everyone, happy Christmas dreaming into the holiest of times, when we have drawn close to the mystery of the divine in our hearts … it is diving down now into the recesses of our souls to find that one true treasure within us, that one true treasure we know within ourselves … it marks a time, it beats a rhythm, it holds a space we might once have known–I don’t know, do you know it? do you know what it is to be alive and to breathe from that first, primal place called Love, that primal place called reality that was shaped only by intention and by grace. I am going there now to find it, and may not return until it is too late … too late to know any better, to know anyone better than myself, simply sitting here, holding space in the Moment of time that calls itself Eternity, that calls unto itself a space of all Eternity resting in hope, and calls us all now to listen, to be witnesses to the divine entering our hearts … I have called you, it says, I have called and you have listened, and, listening now, you have been witness to a Divine Dream coming true in the recesses, the most beautiful recesses in your heart. I go now to make this dream a reality, a reality that most will never enter … before it enters them … go, now, most holy, sublime and tenderest thoughts! go with them, go with me, go with all who journey this day, and let us play into the vision of your truth, let us recall days of splendor on the earth, let us recall visions of dreams and regal, enraptured thoughts as we capture ourselves in this bright new reality. Let it be, let it be, let it be…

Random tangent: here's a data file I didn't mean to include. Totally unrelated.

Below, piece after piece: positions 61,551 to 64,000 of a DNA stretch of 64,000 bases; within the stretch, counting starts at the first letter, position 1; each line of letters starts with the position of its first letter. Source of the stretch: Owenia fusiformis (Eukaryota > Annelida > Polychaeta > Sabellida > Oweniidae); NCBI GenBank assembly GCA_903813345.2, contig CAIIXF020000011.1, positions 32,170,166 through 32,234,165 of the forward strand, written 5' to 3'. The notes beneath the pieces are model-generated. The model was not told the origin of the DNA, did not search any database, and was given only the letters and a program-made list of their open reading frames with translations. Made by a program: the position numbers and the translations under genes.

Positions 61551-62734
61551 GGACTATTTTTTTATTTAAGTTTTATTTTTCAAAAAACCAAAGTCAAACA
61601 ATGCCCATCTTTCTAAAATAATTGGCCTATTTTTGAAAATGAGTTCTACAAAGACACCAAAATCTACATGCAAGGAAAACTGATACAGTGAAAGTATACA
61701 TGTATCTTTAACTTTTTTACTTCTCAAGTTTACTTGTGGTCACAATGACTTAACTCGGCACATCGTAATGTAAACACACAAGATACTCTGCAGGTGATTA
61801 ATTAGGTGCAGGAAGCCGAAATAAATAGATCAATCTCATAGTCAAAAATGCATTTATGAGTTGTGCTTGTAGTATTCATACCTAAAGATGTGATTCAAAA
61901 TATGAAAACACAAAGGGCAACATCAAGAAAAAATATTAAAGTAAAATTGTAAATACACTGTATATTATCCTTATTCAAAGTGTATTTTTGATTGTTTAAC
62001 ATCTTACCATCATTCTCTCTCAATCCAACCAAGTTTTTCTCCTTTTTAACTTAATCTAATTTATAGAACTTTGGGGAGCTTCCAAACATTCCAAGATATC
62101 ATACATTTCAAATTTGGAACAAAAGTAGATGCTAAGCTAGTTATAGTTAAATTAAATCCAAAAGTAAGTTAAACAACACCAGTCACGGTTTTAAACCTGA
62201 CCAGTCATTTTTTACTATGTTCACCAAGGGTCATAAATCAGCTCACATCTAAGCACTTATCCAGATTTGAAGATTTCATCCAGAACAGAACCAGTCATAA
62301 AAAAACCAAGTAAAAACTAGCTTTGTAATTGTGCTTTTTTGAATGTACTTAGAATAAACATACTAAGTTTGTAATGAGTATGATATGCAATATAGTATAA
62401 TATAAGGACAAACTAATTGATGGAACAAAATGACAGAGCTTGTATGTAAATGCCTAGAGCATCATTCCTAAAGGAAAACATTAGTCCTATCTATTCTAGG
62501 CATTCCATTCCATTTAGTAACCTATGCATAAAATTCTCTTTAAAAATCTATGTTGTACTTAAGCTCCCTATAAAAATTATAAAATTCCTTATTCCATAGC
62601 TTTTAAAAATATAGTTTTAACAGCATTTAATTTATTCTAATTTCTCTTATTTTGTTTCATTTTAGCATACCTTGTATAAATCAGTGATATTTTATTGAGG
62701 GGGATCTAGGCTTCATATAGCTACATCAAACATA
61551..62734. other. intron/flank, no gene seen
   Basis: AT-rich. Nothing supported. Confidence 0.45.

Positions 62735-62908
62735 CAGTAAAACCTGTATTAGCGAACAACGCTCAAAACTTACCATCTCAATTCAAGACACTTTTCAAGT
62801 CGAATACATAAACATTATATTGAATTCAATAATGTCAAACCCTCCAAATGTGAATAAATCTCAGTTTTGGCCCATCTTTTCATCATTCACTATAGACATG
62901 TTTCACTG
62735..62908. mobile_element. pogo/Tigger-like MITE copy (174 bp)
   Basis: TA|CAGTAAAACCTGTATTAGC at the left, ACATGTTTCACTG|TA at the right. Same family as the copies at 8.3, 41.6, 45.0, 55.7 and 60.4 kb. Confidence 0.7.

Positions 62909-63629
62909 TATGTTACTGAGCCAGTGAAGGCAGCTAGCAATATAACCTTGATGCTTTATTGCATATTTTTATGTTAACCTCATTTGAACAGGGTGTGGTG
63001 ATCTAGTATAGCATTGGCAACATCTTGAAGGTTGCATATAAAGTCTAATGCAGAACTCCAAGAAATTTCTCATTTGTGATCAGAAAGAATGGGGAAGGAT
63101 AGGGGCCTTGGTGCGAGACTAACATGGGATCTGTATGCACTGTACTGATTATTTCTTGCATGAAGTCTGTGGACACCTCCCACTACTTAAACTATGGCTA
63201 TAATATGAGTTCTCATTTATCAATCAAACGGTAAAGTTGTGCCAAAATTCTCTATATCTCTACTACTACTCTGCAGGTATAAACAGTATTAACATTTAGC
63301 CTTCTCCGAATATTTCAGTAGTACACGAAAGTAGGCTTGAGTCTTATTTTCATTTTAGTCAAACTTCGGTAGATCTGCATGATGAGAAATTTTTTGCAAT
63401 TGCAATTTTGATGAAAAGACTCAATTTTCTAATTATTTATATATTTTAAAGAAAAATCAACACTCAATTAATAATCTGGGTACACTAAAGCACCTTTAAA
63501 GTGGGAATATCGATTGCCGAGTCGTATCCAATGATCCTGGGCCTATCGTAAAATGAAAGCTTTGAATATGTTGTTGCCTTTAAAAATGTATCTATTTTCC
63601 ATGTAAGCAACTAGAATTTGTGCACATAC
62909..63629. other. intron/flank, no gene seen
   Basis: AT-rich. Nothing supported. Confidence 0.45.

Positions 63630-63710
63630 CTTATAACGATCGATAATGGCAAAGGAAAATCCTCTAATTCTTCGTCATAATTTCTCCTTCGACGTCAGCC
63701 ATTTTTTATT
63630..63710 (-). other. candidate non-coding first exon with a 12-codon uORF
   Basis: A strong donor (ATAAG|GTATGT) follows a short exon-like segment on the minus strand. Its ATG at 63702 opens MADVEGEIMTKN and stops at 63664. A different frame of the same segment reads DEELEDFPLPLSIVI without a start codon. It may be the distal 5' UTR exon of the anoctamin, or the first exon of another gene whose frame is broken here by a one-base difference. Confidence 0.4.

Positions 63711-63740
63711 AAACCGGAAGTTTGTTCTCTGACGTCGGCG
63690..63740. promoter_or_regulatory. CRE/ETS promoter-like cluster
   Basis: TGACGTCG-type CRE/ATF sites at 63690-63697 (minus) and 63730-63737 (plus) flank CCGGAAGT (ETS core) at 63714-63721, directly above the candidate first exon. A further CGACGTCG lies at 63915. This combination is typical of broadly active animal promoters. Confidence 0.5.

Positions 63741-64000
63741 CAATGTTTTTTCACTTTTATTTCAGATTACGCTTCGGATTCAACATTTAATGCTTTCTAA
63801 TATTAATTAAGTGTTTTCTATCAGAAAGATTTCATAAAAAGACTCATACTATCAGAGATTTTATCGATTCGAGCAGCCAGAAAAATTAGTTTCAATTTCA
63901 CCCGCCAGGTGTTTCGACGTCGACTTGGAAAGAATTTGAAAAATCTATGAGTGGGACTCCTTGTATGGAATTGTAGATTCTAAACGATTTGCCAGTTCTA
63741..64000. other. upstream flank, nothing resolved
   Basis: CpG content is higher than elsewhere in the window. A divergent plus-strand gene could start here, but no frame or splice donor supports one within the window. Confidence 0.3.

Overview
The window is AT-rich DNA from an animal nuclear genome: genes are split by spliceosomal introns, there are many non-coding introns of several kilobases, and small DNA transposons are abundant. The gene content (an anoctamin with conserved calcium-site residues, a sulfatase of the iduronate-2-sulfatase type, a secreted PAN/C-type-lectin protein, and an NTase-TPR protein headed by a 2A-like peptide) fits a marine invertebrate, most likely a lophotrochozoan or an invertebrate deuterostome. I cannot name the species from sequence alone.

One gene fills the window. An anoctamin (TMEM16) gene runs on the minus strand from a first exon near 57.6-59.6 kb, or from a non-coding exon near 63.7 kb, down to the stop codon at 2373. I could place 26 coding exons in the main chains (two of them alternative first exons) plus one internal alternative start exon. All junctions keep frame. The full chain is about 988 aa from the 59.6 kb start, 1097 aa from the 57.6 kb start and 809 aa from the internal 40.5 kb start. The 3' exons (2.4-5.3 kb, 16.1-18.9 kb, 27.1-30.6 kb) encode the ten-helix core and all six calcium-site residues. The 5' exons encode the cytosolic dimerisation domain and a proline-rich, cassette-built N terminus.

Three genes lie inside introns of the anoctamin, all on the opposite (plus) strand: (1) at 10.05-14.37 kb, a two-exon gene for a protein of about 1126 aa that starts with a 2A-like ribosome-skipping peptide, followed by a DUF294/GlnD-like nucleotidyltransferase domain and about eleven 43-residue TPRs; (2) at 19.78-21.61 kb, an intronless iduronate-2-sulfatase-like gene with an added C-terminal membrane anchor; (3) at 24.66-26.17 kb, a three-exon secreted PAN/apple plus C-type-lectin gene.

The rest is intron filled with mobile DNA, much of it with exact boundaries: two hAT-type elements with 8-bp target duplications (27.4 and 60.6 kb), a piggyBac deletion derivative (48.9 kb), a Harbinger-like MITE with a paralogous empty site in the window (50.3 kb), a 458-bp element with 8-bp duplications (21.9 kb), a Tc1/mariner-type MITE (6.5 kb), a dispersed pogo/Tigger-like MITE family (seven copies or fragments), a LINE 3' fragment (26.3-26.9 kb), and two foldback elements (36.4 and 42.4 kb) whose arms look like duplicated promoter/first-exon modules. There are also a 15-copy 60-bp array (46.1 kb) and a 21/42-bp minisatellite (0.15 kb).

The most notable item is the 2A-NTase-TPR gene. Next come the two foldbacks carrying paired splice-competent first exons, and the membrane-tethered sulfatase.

Love in Ten Sentences


Elizabeth in snow 2015 2

Accepting the challenge from Terry Boswell (fellow blogger), to write a poem about love in ten lines (sentences) in which each line contains four words and uses the word “love.” A few days late, but here it is, nonetheless! Thank you for the challenge, TerryB!


Listen now, to love.

Love how it breathes.

Love how it gives,

exchanges love for all